South Dakota has won yet another recognition for its tax policy, being listed as having one of the best tax climates in the nation by a Washington-based research group.

The state ranked second according to the 2014 State Business Tax Climate Index from the non-profit Tax Foundation.

The index, which aligns with fiscal years, focuses on 100 different variables, which are divided into five broad tax policy areas: individual income tax, sales tax, corporate income tax, property tax and unemployment insurance tax. South Dakota ranked high in the income tax areas because of its lack of such a tax, but came in 34th and 37th in sales and unemployment insurance tax and 18th in property tax.

South Dakota has occupied the second-place slot on the index for the past three years, always behind top-ranked Wyoming. Nevada, Alaska and Florida were also among the top five states listed this year. The state with the worst tax climate was New York, followed by New Jersey, California, Minnesota and Rhode Island.

Scott Drenkard, one of the co-writers of the index, said the organization has put out a tax burden survey since the 1970s, but began the index 10 years ago.

Drenkard said the index is a better way to help lawmakers set policy because reform often is not a question of simply cutting taxes. A better approach, he said, is to look at exemptions and any double taxing of incomes that is recurring, along with making taxes fairer.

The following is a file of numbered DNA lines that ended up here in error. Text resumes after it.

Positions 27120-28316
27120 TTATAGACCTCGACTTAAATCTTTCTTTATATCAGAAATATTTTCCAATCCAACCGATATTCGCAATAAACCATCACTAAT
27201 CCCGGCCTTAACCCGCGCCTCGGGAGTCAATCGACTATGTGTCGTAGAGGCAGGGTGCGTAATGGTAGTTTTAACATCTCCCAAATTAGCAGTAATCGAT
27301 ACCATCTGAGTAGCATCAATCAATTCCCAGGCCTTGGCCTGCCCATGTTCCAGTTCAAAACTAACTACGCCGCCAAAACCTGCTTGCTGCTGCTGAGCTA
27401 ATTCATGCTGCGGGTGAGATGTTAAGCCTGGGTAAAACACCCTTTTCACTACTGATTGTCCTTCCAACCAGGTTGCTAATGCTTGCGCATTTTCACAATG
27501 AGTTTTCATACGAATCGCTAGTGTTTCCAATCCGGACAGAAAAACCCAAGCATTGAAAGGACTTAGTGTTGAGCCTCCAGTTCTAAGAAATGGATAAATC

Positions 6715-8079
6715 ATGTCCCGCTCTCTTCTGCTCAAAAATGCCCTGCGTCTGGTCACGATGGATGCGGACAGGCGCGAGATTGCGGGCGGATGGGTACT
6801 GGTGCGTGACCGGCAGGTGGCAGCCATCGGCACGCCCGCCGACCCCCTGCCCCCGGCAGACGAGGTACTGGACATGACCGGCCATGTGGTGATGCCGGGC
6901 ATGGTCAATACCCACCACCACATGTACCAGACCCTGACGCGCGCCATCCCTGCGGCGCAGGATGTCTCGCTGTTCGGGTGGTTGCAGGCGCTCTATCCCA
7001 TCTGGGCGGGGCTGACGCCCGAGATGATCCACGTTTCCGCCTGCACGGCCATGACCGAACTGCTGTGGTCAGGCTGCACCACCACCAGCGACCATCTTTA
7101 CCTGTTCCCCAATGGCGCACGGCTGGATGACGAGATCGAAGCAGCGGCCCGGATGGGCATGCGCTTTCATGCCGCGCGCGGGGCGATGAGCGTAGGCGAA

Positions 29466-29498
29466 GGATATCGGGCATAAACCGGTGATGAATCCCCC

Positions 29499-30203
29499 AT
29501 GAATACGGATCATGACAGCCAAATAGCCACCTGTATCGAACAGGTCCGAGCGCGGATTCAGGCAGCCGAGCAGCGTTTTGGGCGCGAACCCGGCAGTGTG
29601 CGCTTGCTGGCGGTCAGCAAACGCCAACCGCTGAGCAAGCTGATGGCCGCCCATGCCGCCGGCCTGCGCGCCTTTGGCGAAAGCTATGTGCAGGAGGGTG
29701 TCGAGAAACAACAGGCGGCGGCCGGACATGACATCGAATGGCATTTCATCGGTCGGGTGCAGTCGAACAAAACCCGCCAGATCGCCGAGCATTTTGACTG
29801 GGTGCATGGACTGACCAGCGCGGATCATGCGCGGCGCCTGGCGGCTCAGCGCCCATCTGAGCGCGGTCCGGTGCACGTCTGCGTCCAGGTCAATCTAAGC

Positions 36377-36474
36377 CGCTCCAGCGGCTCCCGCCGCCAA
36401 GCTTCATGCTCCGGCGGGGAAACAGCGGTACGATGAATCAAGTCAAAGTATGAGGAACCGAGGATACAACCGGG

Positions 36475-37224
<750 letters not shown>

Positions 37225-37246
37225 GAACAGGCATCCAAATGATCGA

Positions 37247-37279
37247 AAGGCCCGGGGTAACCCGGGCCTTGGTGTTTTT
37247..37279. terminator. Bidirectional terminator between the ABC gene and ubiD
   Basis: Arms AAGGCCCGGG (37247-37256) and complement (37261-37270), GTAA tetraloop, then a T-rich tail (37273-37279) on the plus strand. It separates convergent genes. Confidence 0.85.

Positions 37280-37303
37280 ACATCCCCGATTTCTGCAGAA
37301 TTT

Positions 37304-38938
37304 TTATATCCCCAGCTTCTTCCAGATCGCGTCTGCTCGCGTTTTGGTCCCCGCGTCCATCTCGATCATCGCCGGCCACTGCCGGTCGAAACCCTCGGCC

“Those six words – broaden the base, lower the rate – are the bread and butter of tax reform,” he said.

Drenkard said most states tend to make small movements in the rankings, but there are a few exceptions. In the past, Michigan moved up several rankings after getting rid of a tax on gross receipts and replacing it with a more traditional income tax.

North Carolina, which came in 44th this year, is expected to move up to the 17th spot next year since passing a set of reforms partially based on policy suggestions from past editions of the index.

“This is the type of report that can give them specific variables and tax structures they can change to make their states more equitable,” Drenkard said.

Pat Costello, commissioner of the Governor’s Office of Economic Development, said this latest index from the Tax Foundation is just the latest validation from an independent third-party source about the state’s tax policy.

The state was recognized by CNBC in July as the top state for business, and in March the non-profit Mercatus Institute declared the state to be one of the “freest” in the nation, mainly because of its low taxes.

Costello gave the credit for keeping the tax rate low to the state’s tradition of balancing budgets and the work of past governors and state legislators, as well as the current administration and lawmakers.

While both have lean tax numbers, Wyoming has the advantage over South Dakota because they have mineral and oil wealth to help fund state government, he said.

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